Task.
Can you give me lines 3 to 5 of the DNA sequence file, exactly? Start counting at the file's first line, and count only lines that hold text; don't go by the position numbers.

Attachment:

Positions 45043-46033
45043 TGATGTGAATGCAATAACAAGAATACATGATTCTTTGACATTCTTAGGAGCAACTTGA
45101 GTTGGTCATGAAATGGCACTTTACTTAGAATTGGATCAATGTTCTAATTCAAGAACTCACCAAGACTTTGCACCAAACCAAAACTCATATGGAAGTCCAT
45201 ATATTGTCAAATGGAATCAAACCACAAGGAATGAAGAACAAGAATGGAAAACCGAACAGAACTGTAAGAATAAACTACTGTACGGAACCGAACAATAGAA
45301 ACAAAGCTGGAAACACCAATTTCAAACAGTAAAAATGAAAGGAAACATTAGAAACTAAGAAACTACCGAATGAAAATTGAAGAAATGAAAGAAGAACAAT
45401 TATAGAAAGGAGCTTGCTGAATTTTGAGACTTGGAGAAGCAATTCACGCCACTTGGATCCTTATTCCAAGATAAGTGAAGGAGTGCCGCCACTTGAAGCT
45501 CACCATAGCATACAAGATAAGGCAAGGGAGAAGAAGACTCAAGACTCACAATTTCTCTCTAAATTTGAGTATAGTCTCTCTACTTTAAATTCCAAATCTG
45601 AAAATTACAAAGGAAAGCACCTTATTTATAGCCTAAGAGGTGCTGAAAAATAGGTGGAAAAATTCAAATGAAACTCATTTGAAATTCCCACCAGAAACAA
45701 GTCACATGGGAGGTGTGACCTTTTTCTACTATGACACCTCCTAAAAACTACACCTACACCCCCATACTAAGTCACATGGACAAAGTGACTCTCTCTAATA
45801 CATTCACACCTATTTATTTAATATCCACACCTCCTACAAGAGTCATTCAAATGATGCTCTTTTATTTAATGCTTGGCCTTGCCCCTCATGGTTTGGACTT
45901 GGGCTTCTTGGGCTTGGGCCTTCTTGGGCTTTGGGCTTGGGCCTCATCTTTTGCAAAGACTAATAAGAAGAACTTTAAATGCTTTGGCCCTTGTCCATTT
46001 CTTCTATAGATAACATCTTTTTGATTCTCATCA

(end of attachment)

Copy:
45101 GTTGGTCATGAAATGGCACTTTACTTAGAATTGGATCAATGTTCTAATTCAAGAACTCACCAAGACTTTGCACCAAACCAAAACTCATATGGAAGTCCAT
45201 ATATTGTCAAATGGAATCAAACCACAAGGAATGAAGAACAAGAATGGAAAACCGAACAGAACTGTAAGAATAAACTACTGTACGGAACCGAACAATAGAA
45301 ACAAAGCTGGAAACACCAATTTCAAACAGTAAAAATGAAAGGAAACATTAGAAACTAAGAAACTACCGAATGAAAATTGAAGAAATGAAAGAAGAACAAT